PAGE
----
I'm a healthy 46-year-old female who has never gotten a flu shot before. My 77-year-old mother plans to get a flu shot and suggested that I get one, too. If I get a flu shot will I not get the flu?
Thinking about it
Dear Thinking about it,
At age 46 and healthy, you are not considered to be in one of the high risk groups to receive a flu vaccination by shot or nasal spray. However, you can still get a flu vaccination if desired. There are many strains of influenza viruses and the vaccine will provide protection against only three types.
To highlight the importance of flu vaccinations, the Centers for Disease Control (CDC, 2009) designates the second week of December as National Influenza Vaccination Week.
The Centers for Disease Control at www.cdc.gov provides the following information about the influenza (flu) vaccine:
Two Types of Vaccines
1. Flu Shot: an inactivated vaccine (containing killed virus) given with a needle for ages 6 months and older.
2. Nasal-Spray Flu Vaccine: made with live, weakened flu viruses that do not cause the flu, for ages 2-49 years who are not pregnant.
Each vaccine contains three influenza viruses: one A (H3N2) virus, one A (H1N1) virus, and one B virus. The viruses in the vaccine change each year based on international surveillance and scientist's estimations about which types and strains of viruses will circulate in a given year.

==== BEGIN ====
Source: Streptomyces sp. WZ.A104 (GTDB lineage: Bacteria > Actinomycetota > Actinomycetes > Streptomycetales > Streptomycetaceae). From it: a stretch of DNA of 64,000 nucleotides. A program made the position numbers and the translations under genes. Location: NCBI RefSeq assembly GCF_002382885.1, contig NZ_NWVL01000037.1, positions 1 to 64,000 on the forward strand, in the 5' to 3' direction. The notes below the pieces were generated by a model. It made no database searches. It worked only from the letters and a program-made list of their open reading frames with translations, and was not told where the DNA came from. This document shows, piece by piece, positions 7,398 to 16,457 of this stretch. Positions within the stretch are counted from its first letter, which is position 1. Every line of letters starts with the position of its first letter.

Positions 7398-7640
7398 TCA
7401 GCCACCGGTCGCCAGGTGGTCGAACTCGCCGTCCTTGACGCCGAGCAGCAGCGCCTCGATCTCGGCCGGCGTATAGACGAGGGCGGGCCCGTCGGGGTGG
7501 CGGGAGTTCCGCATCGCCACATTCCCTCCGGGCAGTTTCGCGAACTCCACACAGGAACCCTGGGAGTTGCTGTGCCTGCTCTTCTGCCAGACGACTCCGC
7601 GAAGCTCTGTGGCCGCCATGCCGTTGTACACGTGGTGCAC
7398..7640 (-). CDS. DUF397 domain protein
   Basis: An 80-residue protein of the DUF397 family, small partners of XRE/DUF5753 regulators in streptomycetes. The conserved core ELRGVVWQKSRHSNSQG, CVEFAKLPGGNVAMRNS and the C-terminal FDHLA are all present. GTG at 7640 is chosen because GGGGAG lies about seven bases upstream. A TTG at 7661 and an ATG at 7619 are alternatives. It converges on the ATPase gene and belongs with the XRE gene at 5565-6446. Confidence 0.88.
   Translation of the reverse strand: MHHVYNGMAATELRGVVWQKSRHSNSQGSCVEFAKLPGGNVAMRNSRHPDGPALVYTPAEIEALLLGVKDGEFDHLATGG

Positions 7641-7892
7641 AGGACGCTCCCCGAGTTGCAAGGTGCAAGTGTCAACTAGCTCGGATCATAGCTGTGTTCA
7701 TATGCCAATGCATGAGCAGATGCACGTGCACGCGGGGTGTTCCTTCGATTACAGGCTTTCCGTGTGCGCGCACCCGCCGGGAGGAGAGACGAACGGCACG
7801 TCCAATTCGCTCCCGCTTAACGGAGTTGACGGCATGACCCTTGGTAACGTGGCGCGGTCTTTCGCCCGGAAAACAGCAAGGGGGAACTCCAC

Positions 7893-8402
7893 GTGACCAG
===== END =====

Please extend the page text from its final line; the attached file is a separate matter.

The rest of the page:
About 2 weeks after vaccination, antibodies that provide protection against influenza virus infection develop in the body.
When to Get Vaccinated
September and into December, January and beyond. Flu season can begin as early as October and peaks in January.
Who Should Get Vaccinated
In general, anyone who wants to reduce their chances of getting the flu can get vaccinated. However, certain people should get vaccinated each year. They are either people who are at high risk of having serious flu complications or people who live with or care for those at high risk for serious complications.
People who should get vaccinated each year are:
1. Children aged 6 months up to their 19th birthday
2. Pregnant women
3. People 50 years of age and older
4. People of any age with certain chronic medical conditions
5. People who live in nursing homes and other long-term care facilities
6. People who live with or care for those at high risk for complications from flu, including:
a. Health care workers
b. Household contacts of persons at high risk for complications from the flu
c. Household contacts and out of home caregivers of children less than 6 months of age (these children are too young to be vaccinated)
Who Should Not Be Vaccinated
There are some people who should not be vaccinated without first consulting a physician.
1. People who have a severe allergy to chicken eggs.
2. People who have had a severe reaction to an influenza vaccination in the past.
3. People who developed Guillain-Barre syndrome within 6 weeks of getting an influenza vaccine previously.
4. Influenza vaccine is not approved for use in children less than 6 months of age.
5. People who have a moderate or severe illness with a fever should wait to get vaccinated until their symptoms lessen.
For more information about influenza vaccines, see www.cdc.gov